It took me a long time and a lot of back-and-forth between film and digital to finally wrap my head around a sound digital strategy, which for the time being is for my own sake… I think for future generations we’d need to stow prints of our best work away.
What are your thoughts on color street photography?
I love shooting in color, especially the liberty that digital photography gives me, as I can decide on a whim if I want color or black and whiteâ€¦ when I shot film, I had to pack few rolls of color film or even had to carry a second camera.
I’m known for using little cameras. I use the Ricoh GR Digitals most of the time, but have also been known to use the Holga and even disposable cameras. I don’t care. I like little camera for where they allow me to go and for the fact that no one on the street takes me too seriously. What are your thoughts on gear? Do you need a Leica to be famous (laughing)?
Over the years I’ve used a whole lot of different cameras. I still have two original Ricoh GRDs, which I love, and a Lumix LX-5 which I sometimes use. Gear really is secondary, I have taken great photos with the GRD, a Canon EOS, Olympus Stylus Epic and countless other cameras. I always to go back to rangefinders, and the Leica happens to be the most ergonomic camera in my hands. Fame doesn’t come with gear – Daido Moriyama comes to mind, he photographs on film with a Ricoh GR and other point-and-shoots.
Yes, Moriyama has been a huge influence on my work. He’s amazing! Tell me about one of your images which you think is iconic – which might outlive you?
“Kids and Fire Hydrant” is one of those photos that always follows you around and never go away, no matter how hard you try to lock it away in a closet forever.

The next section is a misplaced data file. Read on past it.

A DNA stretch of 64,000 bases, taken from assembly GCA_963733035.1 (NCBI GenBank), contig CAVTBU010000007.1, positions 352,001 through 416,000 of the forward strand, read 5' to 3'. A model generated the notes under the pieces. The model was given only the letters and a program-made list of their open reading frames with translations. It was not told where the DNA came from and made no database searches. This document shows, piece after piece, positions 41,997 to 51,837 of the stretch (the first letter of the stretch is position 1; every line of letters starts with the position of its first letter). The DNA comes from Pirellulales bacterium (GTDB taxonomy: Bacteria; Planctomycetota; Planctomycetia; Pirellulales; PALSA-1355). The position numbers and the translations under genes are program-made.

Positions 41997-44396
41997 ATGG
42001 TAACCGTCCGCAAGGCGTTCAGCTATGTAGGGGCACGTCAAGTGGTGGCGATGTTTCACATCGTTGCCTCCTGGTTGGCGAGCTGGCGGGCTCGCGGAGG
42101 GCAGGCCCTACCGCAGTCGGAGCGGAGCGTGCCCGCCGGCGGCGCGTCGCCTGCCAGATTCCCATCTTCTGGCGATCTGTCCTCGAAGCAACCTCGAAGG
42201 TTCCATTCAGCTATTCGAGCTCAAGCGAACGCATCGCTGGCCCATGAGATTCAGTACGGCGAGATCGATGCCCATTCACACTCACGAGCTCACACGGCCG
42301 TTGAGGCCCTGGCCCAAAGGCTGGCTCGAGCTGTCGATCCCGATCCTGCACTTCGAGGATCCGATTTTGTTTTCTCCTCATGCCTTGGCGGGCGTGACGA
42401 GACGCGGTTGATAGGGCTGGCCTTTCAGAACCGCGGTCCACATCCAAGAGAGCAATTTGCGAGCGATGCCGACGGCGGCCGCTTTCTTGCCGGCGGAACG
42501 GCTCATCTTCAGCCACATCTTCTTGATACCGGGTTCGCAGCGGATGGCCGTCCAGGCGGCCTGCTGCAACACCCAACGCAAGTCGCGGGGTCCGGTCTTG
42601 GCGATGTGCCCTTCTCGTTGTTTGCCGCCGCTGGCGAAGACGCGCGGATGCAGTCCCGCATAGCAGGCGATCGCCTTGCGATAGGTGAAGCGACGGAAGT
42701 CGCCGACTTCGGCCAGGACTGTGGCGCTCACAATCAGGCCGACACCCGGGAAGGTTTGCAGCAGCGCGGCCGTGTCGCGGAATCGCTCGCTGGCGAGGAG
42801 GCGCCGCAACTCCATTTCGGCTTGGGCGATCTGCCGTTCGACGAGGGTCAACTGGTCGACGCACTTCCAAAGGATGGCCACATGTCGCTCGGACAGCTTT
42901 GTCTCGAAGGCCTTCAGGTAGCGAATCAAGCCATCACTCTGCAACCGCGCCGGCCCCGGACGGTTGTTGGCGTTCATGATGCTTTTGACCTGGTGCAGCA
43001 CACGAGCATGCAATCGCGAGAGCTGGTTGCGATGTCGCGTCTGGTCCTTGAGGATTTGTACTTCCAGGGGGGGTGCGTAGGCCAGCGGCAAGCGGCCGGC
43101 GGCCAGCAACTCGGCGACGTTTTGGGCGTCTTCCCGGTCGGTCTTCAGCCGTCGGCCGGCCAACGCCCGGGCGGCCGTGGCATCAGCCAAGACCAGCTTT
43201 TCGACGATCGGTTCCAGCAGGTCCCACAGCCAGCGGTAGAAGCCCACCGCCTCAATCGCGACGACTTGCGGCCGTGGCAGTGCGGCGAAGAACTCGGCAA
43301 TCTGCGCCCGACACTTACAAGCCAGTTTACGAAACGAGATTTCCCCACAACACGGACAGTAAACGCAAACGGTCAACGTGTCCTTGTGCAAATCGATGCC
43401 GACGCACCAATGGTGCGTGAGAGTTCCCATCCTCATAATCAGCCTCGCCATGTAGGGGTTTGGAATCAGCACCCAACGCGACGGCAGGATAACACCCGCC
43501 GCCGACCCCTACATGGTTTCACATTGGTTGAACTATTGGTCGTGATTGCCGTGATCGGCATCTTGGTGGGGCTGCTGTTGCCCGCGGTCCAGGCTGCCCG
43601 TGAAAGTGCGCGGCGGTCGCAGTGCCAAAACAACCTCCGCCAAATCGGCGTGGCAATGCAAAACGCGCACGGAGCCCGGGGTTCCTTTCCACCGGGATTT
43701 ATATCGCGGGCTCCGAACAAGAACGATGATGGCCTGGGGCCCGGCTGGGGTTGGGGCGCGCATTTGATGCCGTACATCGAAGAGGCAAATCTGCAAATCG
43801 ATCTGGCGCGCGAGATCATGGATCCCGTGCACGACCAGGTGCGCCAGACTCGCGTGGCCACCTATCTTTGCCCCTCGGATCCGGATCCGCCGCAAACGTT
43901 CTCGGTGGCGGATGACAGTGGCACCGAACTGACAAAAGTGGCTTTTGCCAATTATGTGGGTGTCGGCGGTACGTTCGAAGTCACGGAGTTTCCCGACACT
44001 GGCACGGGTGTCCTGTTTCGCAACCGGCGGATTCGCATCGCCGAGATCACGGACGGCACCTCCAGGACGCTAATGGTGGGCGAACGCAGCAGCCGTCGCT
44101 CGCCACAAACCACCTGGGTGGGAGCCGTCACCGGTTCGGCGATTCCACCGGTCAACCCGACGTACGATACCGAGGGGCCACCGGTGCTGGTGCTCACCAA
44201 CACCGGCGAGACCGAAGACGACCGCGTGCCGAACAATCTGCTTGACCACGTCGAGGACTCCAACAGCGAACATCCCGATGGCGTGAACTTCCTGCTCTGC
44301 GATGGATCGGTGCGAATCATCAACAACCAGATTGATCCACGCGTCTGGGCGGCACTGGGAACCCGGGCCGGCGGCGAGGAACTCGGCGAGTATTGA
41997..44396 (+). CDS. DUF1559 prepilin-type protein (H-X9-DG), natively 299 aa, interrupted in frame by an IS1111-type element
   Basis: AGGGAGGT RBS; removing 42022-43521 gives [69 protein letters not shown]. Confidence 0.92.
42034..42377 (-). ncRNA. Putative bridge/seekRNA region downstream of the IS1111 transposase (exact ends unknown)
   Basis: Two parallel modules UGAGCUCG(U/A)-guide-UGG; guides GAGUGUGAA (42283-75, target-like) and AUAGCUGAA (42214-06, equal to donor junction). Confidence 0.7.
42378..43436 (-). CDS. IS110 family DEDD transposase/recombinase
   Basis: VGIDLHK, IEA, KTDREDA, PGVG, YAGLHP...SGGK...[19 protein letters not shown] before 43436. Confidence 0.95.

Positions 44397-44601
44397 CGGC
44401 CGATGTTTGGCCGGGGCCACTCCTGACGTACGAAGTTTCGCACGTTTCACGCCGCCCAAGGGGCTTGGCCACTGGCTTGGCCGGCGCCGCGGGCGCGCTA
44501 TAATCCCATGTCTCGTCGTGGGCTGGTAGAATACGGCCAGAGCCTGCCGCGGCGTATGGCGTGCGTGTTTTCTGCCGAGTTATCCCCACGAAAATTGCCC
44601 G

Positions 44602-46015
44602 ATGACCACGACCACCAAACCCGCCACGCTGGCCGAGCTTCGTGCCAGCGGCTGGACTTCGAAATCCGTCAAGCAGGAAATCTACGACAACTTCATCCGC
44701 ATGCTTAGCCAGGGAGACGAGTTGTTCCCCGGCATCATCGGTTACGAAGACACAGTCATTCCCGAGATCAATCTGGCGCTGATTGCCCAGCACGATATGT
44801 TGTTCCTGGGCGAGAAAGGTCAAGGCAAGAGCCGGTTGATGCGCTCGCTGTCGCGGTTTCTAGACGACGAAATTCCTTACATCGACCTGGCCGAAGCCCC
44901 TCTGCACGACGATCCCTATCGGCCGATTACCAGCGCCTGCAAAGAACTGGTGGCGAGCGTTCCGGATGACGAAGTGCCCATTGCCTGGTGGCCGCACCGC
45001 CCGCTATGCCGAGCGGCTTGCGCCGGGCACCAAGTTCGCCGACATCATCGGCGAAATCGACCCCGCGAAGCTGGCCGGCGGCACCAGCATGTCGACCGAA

It sounds like you are no longer a fan of the image. Can you explain?
I still like the photograph, I’m just tired of it being a representation of who I am as a photographer. There is a whole lot more to see than just one photograph.
Given social media, internet, and the sheer number of photographers, do you think the age of the â€œmastersâ€ is over? That is, do you think our generation will have its Robert Frank or Daido Moriyama, or just a big mess of nobodies all clamouring for the greatest flickr count?
Recognition doesn’t necessarily equal talent and the photographers who are able to market themselves successfully will be known as the “masters” of our time. Take Vivian Maier for example, her work was completely unknown and now her work is highly regarded in art circles and I’m sure something equally interesting will get unearthed some day…
Canadian Photography Online recently asked me in an interview what I thought of the explosion in street photography and its popularity. I responded by noting what we really have an explosion of is camera owners and not necessarily street photographers. How do you feel about all this? Are we being taken over by street photographers?
More people with cameras equal more images and noise to wade through, the fact that subjects in the streets are accessible to anyone makes matters explode exponentially, I like to think of it as a fashion fad, many people just don’t have the stamina to stick around for an extended period of time, but only time will tell.
Who do you admire most among the greats and why?
Garry Winogrand, his frames are oftentimes complex and may seem cluttered, but there is a lot of deliberate genius behind the madness.
I agree. Okay, before I go I have to ask, as you are a New Yorker what are your thoughts on Bruce Gilden? Would you walk over and chat with him if you see him or would you cross the street and go the opposite direction? (laughing)
I ran into Bruce Gilden twice on 5th Avenue and took a photo of him once and we exchanged a quick “hello”. Photographers are a strange bunch.
Markus, thank you so very kindly for this chat. It’s been wonderful. I’m an admirer of your work and look forward to seeing a lot more of it. See you on the streets of New York City!
Markus Hartel is a New York street photographer based out of New York City. You can view more of his work, or sign up for one of his fantastic photo workshops, on his website MarkusHartel.com. You can follow him on Twitter @hrtl.
Michael Ernest Sweet is an educator, writer and street photographer. His first full-length collection of street photography is forthcoming in late 2013 from Brooklyn Arts Press. Michael divides his time between Montreal and New York City. Visit his portfolio online at MichaelSweetPhotography.com. Follow Michael on Twitter @28mmphotos.